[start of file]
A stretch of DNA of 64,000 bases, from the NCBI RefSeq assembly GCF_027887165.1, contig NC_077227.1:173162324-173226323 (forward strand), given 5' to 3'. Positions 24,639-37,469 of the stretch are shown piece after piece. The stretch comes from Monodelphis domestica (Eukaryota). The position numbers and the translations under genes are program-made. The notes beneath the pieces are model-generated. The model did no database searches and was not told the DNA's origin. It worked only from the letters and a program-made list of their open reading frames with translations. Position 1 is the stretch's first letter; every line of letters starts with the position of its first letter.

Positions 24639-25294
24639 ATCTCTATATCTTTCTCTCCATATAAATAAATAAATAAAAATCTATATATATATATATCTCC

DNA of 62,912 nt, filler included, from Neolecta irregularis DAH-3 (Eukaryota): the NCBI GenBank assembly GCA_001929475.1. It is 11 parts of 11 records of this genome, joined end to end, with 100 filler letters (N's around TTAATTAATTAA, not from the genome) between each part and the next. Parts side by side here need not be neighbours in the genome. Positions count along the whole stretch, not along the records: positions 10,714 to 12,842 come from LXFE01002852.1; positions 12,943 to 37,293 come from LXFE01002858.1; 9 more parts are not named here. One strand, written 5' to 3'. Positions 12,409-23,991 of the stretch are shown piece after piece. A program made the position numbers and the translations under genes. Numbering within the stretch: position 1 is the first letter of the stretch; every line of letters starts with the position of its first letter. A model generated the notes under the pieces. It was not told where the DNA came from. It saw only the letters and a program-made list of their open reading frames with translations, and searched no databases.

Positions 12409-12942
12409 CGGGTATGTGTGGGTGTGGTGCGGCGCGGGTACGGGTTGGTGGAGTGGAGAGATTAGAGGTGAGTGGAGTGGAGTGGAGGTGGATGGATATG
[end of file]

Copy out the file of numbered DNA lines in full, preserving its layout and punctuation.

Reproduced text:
A stretch of DNA of 64,000 bases, from the NCBI RefSeq assembly GCF_027887165.1, contig NC_077227.1:173162324-173226323 (forward strand), given 5' to 3'. Positions 24,639-37,469 of the stretch are shown piece after piece. The stretch comes from Monodelphis domestica (Eukaryota). The position numbers and the translations under genes are program-made. The notes beneath the pieces are model-generated. The model did no database searches and was not told the DNA's origin. It worked only from the letters and a program-made list of their open reading frames with translations. Position 1 is the stretch's first letter; every line of letters starts with the position of its first letter.

Positions 24639-25294
24639 ATCTCTATATCTTTCTCTCCATATAAATAAATAAATAAAAATCTATATATATATATATCTCC

DNA of 62,912 nt, filler included, from Neolecta irregularis DAH-3 (Eukaryota): the NCBI GenBank assembly GCA_001929475.1. It is 11 parts of 11 records of this genome, joined end to end, with 100 filler letters (N's around TTAATTAATTAA, not from the genome) between each part and the next. Parts side by side here need not be neighbours in the genome. Positions count along the whole stretch, not along the records: positions 10,714 to 12,842 come from LXFE01002852.1; positions 12,943 to 37,293 come from LXFE01002858.1; 9 more parts are not named here. One strand, written 5' to 3'. Positions 12,409-23,991 of the stretch are shown piece after piece. A program made the position numbers and the translations under genes. Numbering within the stretch: position 1 is the first letter of the stretch; every line of letters starts with the position of its first letter. A model generated the notes under the pieces. It was not told where the DNA came from. It saw only the letters and a program-made list of their open reading frames with translations, and searched no databases.

Positions 12409-12942
12409 CGGGTATGTGTGGGTGTGGTGCGGCGCGGGTACGGGTTGGTGGAGTGGAGAGATTAGAGGTGAGTGGAGTGGAGTGGAGGTGGATGGATATG